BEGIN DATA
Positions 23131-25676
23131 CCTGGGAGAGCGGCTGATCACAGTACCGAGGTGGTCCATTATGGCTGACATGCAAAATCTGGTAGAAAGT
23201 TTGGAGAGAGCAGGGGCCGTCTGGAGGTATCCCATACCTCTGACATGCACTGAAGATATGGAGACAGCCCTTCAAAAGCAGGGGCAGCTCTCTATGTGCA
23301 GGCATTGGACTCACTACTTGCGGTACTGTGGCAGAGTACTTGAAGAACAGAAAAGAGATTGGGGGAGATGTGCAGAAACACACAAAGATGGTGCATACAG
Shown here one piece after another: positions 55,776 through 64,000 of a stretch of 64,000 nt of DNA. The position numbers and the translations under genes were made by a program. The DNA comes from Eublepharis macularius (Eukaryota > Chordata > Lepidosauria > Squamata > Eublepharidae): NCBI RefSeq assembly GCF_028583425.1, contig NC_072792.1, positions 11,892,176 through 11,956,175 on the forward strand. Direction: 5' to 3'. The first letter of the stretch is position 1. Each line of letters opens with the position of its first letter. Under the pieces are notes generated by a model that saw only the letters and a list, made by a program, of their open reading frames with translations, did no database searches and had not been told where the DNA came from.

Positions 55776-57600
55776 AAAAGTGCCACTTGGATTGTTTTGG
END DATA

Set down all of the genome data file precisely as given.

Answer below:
Positions 23131-25676
23131 CCTGGGAGAGCGGCTGATCACAGTACCGAGGTGGTCCATTATGGCTGACATGCAAAATCTGGTAGAAAGT
23201 TTGGAGAGAGCAGGGGCCGTCTGGAGGTATCCCATACCTCTGACATGCACTGAAGATATGGAGACAGCCCTTCAAAAGCAGGGGCAGCTCTCTATGTGCA
23301 GGCATTGGACTCACTACTTGCGGTACTGTGGCAGAGTACTTGAAGAACAGAAAAGAGATTGGGGGAGATGTGCAGAAACACACAAAGATGGTGCATACAG
Shown here one piece after another: positions 55,776 through 64,000 of a stretch of 64,000 nt of DNA. The position numbers and the translations under genes were made by a program. The DNA comes from Eublepharis macularius (Eukaryota > Chordata > Lepidosauria > Squamata > Eublepharidae): NCBI RefSeq assembly GCF_028583425.1, contig NC_072792.1, positions 11,892,176 through 11,956,175 on the forward strand. Direction: 5' to 3'. The first letter of the stretch is position 1. Each line of letters opens with the position of its first letter. Under the pieces are notes generated by a model that saw only the letters and a list, made by a program, of their open reading frames with translations, did no database searches and had not been told where the DNA came from.

Positions 55776-57600
55776 AAAAGTGCCACTTGGATTGTTTTGG